Hydrocoele occurs when there is abnormal accumulation of serous fluid between the parietal and visceral layers of the tunica vaginalis that surround the testicle.
In adults and adolescents, hydrocoele is an acquired condition. Its etiology is largely unknown but it is speculated that there is imbalance between fluid production and absorption in the serous membranes of the tunica.
Clinically. most hydrocoeles are asymptomatic, presenting as painless scrotal swellings. No intervention is necessary unless the hydrocoele reaches a critical size that leads to awkwardness or pain in walking, in which case drainage can be done in general practice settings.
Most often than not, the problem will be settled. Thus said, hydrocoeles can be recurrent despite recurrent drainage, where pathological conditions like hypoproteinemia, filarial infections, or pelvic cavity malignancies have to be excluded.
If the cause of recurrent hydrocoele remains idiopathic, surgical procedures like sclerotherapy or hydrocoelectomy can be considered as definitive treatment.
The main symptom of a hydrocele is swelling in the scrotum.
A hydrocoele can occur on one side or on both sides of the scrotum but most commonly occur on the right side.
Apart from the scrotal swelling associated with a hydrocoele, other signs characteristic of the condition include:
A bluish discoloration of the skin if the hydrocoele is large.
Fluctuation in the size of the swelling (mainly in infants).
The area of the hydrocoele is clearly defined.
Hydrocoeles are not painful but may cause discomfort if they are large.
The causes of hydroceles include:
In children, most hydroceles are of the communicating type, in which patency of the processus vaginalis allows peritoneal fluid to flow into the scrotum, particularly during Valsalva maneuvers.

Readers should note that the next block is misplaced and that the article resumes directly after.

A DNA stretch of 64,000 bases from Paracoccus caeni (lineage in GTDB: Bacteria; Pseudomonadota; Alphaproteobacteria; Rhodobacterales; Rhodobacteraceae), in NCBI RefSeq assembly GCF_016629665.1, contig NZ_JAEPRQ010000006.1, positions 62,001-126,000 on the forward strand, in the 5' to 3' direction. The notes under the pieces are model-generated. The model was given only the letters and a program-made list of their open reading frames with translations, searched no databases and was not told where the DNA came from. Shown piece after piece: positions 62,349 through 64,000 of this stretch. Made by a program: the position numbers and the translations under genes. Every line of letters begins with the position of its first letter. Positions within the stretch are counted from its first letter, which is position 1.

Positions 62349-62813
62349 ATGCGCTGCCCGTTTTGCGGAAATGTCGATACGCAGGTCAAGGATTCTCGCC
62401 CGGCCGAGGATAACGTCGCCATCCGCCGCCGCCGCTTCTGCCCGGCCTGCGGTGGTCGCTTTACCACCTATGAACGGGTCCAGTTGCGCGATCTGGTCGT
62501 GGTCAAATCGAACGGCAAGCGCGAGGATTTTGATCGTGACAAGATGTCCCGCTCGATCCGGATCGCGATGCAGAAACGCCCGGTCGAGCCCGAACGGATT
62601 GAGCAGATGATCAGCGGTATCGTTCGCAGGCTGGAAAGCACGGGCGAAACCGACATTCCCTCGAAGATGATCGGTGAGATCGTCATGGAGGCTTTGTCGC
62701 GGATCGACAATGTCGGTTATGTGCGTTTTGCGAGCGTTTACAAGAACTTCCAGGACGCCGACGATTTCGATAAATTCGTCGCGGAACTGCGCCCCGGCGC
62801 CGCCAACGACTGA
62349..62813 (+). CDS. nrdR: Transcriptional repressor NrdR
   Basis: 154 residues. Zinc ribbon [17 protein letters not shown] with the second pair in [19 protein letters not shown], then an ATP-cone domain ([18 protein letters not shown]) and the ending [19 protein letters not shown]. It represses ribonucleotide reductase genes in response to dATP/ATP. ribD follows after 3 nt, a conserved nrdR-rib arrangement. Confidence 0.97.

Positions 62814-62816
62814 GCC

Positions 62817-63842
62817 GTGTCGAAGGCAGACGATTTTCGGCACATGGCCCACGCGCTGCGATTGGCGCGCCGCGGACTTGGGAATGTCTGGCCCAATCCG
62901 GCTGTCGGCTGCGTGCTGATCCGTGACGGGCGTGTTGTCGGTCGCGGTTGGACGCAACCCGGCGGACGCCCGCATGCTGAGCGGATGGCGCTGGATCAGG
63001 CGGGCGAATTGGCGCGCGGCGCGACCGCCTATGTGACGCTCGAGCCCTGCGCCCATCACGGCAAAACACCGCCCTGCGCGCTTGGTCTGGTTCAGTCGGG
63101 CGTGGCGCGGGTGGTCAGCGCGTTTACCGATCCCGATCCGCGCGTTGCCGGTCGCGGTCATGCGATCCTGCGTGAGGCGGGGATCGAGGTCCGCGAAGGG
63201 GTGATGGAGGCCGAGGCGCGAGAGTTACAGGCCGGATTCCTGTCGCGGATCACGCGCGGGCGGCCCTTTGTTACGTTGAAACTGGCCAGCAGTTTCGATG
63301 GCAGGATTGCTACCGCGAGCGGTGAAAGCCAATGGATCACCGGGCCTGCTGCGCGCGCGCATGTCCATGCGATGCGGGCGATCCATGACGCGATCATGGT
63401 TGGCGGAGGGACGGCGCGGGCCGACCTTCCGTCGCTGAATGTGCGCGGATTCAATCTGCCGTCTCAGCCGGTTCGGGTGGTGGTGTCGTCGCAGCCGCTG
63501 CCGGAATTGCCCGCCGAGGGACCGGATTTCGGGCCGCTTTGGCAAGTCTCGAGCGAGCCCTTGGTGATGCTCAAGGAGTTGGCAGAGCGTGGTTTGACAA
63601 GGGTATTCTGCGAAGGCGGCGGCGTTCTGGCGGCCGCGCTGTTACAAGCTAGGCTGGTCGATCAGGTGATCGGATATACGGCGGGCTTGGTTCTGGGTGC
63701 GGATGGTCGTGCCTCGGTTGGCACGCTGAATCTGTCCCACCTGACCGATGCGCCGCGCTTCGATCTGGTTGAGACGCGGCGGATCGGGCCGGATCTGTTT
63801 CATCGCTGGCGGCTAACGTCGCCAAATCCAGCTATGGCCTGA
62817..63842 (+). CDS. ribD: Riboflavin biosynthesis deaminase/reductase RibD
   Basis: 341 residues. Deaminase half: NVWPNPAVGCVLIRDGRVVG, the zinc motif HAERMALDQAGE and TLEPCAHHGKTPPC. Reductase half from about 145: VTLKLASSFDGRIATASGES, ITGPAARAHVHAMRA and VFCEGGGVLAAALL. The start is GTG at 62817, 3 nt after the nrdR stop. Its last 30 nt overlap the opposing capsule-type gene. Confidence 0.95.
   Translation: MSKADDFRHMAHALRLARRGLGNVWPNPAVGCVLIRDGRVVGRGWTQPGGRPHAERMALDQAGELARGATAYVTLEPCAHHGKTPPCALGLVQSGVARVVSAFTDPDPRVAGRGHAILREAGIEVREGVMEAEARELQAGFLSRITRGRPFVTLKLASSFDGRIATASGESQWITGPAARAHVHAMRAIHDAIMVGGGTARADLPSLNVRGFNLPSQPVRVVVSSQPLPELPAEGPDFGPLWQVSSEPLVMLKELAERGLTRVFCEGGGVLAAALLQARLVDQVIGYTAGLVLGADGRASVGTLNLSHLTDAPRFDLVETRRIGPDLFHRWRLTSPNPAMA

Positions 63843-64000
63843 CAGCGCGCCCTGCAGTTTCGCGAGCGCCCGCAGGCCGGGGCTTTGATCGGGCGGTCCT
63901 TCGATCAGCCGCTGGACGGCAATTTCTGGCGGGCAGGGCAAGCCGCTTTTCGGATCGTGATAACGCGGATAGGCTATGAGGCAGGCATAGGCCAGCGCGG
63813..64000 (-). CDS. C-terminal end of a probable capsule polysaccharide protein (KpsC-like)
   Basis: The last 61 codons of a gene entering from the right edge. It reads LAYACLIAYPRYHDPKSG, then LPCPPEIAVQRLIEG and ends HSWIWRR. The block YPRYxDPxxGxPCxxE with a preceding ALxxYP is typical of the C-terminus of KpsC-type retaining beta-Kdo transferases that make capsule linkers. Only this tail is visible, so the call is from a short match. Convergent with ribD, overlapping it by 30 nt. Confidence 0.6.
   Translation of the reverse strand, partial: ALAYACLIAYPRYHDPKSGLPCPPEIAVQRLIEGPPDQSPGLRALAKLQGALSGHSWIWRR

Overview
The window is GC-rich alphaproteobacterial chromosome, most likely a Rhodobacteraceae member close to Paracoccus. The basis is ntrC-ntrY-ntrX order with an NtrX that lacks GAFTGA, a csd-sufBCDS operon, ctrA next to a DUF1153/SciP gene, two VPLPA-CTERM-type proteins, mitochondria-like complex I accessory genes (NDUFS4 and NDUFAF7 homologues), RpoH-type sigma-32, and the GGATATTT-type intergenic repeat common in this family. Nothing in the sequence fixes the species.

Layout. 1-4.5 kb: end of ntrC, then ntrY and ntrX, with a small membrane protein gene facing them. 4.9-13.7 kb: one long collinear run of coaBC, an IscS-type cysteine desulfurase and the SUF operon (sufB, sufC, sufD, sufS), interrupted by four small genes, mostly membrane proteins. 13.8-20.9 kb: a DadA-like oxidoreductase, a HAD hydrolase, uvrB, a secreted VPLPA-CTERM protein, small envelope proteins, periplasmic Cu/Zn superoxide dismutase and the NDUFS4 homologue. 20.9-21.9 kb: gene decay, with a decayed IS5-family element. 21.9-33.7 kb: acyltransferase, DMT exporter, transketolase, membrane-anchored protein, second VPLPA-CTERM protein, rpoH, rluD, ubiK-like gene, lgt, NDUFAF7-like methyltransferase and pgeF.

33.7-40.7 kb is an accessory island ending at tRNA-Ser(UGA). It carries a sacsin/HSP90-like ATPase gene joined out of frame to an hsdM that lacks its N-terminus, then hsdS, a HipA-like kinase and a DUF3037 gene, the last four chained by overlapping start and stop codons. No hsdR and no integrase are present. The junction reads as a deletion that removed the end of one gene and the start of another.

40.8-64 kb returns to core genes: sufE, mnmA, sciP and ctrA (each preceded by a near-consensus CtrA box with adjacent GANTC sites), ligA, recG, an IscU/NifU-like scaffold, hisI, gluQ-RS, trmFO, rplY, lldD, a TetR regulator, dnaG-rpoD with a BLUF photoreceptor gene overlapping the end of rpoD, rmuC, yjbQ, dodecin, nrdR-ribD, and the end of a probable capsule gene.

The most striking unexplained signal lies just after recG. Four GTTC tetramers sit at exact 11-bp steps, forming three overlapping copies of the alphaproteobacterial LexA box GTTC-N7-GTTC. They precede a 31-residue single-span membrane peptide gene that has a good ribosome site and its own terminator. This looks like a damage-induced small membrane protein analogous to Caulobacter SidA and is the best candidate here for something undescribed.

In the adult population, filariasis, a parasitic infection caused by Wuchereria bancrofti, accounts for most causes of hydroceles worldwide, affecting more than 120 million people in more than 73 countries. However, this condition is virtually nonexistent in the United States, where iatrogenic causes of hydroceles predominate.
Following laparoscopic or transplant surgery in males, inadequate irrigation fluid aspiration may cause hydroceles in patients with a patent processus vaginalis or a small hernia. Careful aspiration of fluid at the end of laparoscopic procedures helps prevent this complication.
In noncommunicating hydroceles, for both children and adults, the balance between fluid production within the tunica and the fluid absorption is altered.
A few studies have attempted to show a link between certain molecular derangements and an increased incidence of patent processus vaginales (and therefore hydroceles and indirect hernias). Two such examples include increases in maternal estrogen concentrations during pregnancy and abnormalities in the calcitonin gene-related peptide (CGRP) released by the genitofemoral nerve.
4 Making a Diagnosis
Diagnosis of hydrocoele is on the basis of history and physical examination. Hydroceles predominantly occur in males and are rare in females.
Patients almost always present with scrotal swelling, the size of which varies during the day. It is usually smaller in the morning and enlarges with any increase in intra-abdominal pressure (e.g. coughing, straining, and crying).